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The Rising Cost of Employing Excluded Individuals
Healthcare providers are increasingly feeling the cost of employing excluded individuals.Indeed, over the past year, the number of enforcement actions taken against physician's offices, pharmacies and other entities employing excluded individuals have risen sharply. "Excluded individuals" are parties excluded from Federally-funded healthcare programs due to certain healthcare or fraud-related convictions or misconduct finding(s), or in conjunction with other sanctions being imposed. Excluded individuals are prohibited from involvement in providing services under the Medicare/Medicaid Programs, including as an employee.
In these enforcement actions, the Office of the Inspector General of the U.S. Dept. of Health and Human Services ("OIG") and/or the Office of the Medicaid Inspector General ("OMIG") subpoenaed or otherwise demanded records of claims associated with the excluded individual.Harsh penalties then ensued.First, OIG/OMIG insisted on recouping payment for all such claims submitted to the Medicare and/or Medicaid Program by the employer.Then, "multiplier" penalties were imposed. In some cases, the multiplied penalty doubled the amount of the underlying recoupment. It is important to note that ignorance is absolutely not an excuse: OIG/OMIG place the burden on employers to verify a potential employee's eligibility under the Medicare/Medicaid Programs, and to continue monitoring the employee's status, once hired.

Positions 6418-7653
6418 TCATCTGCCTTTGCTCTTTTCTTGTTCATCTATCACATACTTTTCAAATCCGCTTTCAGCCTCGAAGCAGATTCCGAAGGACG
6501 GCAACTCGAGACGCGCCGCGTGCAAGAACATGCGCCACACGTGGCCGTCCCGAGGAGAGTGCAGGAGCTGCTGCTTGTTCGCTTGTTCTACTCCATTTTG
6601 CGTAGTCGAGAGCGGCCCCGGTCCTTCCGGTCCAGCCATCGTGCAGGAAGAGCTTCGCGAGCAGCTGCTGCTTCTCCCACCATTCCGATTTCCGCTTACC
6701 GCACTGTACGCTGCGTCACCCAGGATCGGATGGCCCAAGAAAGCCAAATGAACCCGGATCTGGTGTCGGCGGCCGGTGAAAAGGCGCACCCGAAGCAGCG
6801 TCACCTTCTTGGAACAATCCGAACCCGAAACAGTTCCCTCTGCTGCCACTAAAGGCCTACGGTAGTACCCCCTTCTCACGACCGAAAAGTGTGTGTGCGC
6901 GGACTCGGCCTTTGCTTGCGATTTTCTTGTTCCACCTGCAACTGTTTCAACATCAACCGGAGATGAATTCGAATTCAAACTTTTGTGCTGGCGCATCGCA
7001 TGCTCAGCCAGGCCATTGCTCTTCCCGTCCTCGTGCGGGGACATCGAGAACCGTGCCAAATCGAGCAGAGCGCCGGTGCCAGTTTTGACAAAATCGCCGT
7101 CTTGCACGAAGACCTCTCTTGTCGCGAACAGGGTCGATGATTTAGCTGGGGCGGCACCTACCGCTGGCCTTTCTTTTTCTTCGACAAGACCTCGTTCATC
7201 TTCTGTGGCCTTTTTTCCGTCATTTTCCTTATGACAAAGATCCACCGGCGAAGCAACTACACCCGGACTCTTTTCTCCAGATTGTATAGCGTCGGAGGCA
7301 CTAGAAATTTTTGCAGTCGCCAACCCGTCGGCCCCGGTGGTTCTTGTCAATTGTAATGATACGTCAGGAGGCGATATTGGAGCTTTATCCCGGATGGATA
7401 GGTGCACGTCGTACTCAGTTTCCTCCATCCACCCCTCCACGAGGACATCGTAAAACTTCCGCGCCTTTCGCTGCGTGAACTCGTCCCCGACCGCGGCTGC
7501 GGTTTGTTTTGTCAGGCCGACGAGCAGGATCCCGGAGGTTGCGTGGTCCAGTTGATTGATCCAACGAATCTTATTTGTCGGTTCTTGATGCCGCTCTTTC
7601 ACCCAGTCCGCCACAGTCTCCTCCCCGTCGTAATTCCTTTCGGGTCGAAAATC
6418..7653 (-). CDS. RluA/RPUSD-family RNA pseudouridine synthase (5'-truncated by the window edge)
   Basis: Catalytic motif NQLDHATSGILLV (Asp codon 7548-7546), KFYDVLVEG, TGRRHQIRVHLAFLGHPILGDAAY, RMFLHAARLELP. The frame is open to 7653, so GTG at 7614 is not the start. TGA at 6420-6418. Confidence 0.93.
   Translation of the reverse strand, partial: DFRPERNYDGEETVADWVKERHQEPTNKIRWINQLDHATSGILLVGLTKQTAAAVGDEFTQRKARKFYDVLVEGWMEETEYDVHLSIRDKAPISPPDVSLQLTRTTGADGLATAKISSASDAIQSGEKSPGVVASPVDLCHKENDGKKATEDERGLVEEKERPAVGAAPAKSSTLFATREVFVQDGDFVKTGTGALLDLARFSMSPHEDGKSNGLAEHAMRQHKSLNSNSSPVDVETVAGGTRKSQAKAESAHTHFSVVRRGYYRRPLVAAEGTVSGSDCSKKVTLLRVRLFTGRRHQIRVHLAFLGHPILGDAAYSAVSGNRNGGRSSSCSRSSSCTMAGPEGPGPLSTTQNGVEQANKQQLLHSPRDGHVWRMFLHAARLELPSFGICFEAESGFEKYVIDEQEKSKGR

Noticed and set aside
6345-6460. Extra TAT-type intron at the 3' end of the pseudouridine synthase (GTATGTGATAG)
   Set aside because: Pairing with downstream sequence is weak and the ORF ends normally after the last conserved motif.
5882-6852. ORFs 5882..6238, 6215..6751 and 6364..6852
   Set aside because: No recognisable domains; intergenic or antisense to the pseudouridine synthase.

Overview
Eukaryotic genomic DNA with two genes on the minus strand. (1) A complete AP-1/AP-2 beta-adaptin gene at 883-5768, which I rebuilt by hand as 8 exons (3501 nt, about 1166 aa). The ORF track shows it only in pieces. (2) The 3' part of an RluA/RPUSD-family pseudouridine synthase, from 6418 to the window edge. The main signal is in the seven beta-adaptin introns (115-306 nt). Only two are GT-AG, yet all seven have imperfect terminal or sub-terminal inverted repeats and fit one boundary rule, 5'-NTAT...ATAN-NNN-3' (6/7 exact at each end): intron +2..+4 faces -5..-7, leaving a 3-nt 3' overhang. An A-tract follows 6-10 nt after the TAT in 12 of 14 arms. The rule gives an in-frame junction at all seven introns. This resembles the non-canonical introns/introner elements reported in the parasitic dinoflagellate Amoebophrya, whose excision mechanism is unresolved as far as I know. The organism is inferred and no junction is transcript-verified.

Given the financial risk posed by employing excluded individuals, it is incumbent upon employers to protect themselves. Indeed, depending on the scope of the excluded individual's responsibilities, a recoupment could encompass claims for services that he/she did not directly perform. Here, robust hiring and monitoring protocols aimed at identifying excluded individuals are essential, as are policies for promptly ending any association with excluded individuals and making certain notifications required by Medicare/Medicaid regulations.As always, healthcare employers are well-advised that a strong offense—in the form of detailed compliance procedures—is the best defense for avoiding OIG and OMIG enforcement and penalties.
If you have questions or require expert legal guidance about protecting your business from an exclusion-based enforcement action, or regarding any other compliance matters, feel free to call the experienced attorneys in our Regulatory & Compliance Practice at (212) 668-0200 or email the firm at email@example.com